Surveillance or Safety?

Teens feel location-tracking apps invade privacy.


Today’s teens find that technology is a focal point in their lives. Cell phones are young people’s constant companions, enabling access to a plethora of streaming services, search engines and entertaining games. While innovations in electronics have become essential to the lifestyle of Generation Z, the expansion of technology has also transformed Gen Z’s parents.
     Although children have access to the vast world of the internet, parents can easily limit that world with the click of a button. Parents can install apps that closely monitor their child’s digital activity, giving them access to everything from their child’s text messages to their driving speed. However, out of the wide range of protective parenting apps that exist, one of the most common and controversial is the location-tracking app.
     Location-tracking apps are used to pin-point the location of an enabled device. Typically, families or friends will install the same location-tracking app to connect all of their phones and have access to one another’s locations. Some of the most popular apps include Life360 and Apple’s Find My.
     “My mom primarily uses Life360 to monitor where my brother and I are,” Senior Jason Garlett said. “She also makes sure that I’m driving safely. If I ever get into an accident, I know that my mom would be able to immediately see where I am.”
     The idea of location-tracking apps appears beneficial. If a child has not contacted their parents for a long period of time, parents can check their child’s location by simply opening an app on their phone to make sure that their kid is safe.
     Senior Emily Meade recognizes the usefulness of location-tracking apps.
     “My family uses Life360 to know where I am if something happened and I didn’t have access to my phone. Also, it allows me to not have to check in constantly,” Meade said. “I don’t see many negative effects [of using the app] as my parents do not personally overstep boundaries. We have a trusting relationship. It makes me and them feel better to know where I am and what I’m doing. It [also] could be useful for the police in the event of something serious happening. I think every family should have the app.”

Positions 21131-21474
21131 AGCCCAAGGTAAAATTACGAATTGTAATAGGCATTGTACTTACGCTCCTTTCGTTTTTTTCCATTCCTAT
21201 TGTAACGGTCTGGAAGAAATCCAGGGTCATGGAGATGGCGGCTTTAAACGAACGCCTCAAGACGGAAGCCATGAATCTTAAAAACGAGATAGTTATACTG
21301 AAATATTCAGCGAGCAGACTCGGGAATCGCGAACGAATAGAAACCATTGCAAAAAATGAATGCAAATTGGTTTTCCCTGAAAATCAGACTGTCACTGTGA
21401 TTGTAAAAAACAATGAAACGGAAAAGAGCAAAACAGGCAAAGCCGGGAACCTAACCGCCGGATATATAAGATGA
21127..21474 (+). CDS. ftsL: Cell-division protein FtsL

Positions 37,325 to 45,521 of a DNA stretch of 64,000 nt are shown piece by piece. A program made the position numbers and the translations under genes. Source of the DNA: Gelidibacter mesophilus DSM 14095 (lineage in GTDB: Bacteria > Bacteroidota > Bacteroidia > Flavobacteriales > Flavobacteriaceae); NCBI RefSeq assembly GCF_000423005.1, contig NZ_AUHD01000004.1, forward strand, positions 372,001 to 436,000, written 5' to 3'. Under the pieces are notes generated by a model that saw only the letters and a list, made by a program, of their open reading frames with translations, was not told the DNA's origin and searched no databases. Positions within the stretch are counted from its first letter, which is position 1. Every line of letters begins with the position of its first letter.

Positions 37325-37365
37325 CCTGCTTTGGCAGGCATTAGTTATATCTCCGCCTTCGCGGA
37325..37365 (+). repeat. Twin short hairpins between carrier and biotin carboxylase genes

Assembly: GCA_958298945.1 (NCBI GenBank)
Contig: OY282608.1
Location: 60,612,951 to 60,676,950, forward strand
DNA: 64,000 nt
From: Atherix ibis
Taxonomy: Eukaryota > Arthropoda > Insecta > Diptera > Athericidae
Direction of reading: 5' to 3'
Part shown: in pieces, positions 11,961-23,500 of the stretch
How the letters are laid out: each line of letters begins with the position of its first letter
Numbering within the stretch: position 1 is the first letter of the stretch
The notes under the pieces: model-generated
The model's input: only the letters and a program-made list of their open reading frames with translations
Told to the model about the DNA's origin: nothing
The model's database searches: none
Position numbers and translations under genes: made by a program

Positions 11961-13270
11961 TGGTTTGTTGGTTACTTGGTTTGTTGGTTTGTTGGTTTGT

While location-tracking apps can be advantageous for some families, the apps can also limit the freedom of teens. Many teens are required by their parents to keep a location-tracking app installed on their phone. By being forced to have the app, teens can perceive it as a way for their parents to prevent them from growing into independent adults. It can make kids uncomfortable as they feel that their parents are constantly watching over their shoulder and supervising their every move.
     “A lot of times it seems like Life360 is too much and that parents may lack trust in children,” Garlett said. “For me, [Life360] seems annoying. Some features seem like too much.”
     Senior Tess Ryan also admits that while parents may view location-tracking apps as a helpful tool, their kids can view it as a way of inhibiting their autonomy.
     “I think because I’m looking at the app from a different perspective than my parents, I see more negative effects than positive effects. For example, my parents see it as a way to make sure I am where I say I am, [but] I see it as a way to limit my independence,” Ryan said. “I really don’t like people knowing where I am at all times. I get that my parents are worried about me and they want to make sure I’m not doing things I shouldn’t, but I like having the independence to keep track of my own schedule without my parents looking over my shoulder constantly.”
     Ryan understands that while location-tracking apps can be helpful for parents and children alike, there should still be a shared understanding of respect and privacy between parent and child to preserve trust.
     “Families shouldn’t let [location-tracking apps] control their whole day. I think it’s okay for parents to check in on their kids every so often, but there needs to be mutual trust between family members,” Ryan said. “There’s less of a Big Brother type of energy to the app when you know your parents won’t call you when you’re out with friends because they trust you’re making the right decision. I think the trust can come from seeing that your kid’s telling the truth with time.”
     Maintaining a good relationship between family members should remain the most important priority when dealing with location-tracking apps like Life360 or Find My. If parents feel the need to install these apps, it’s necessary that they sit down with their children and create guidelines that both the parent and child are comfortable with following.
     Location-tracking apps can be valuable for parents, especially when dealing with high school students who often have busy schedules. However, it is still essential for parents to understand that their children deserve privacy. After all, allowing a teen to be responsible and make their own decisions without the input of their parents is how they will truly learn to thrive in adulthood.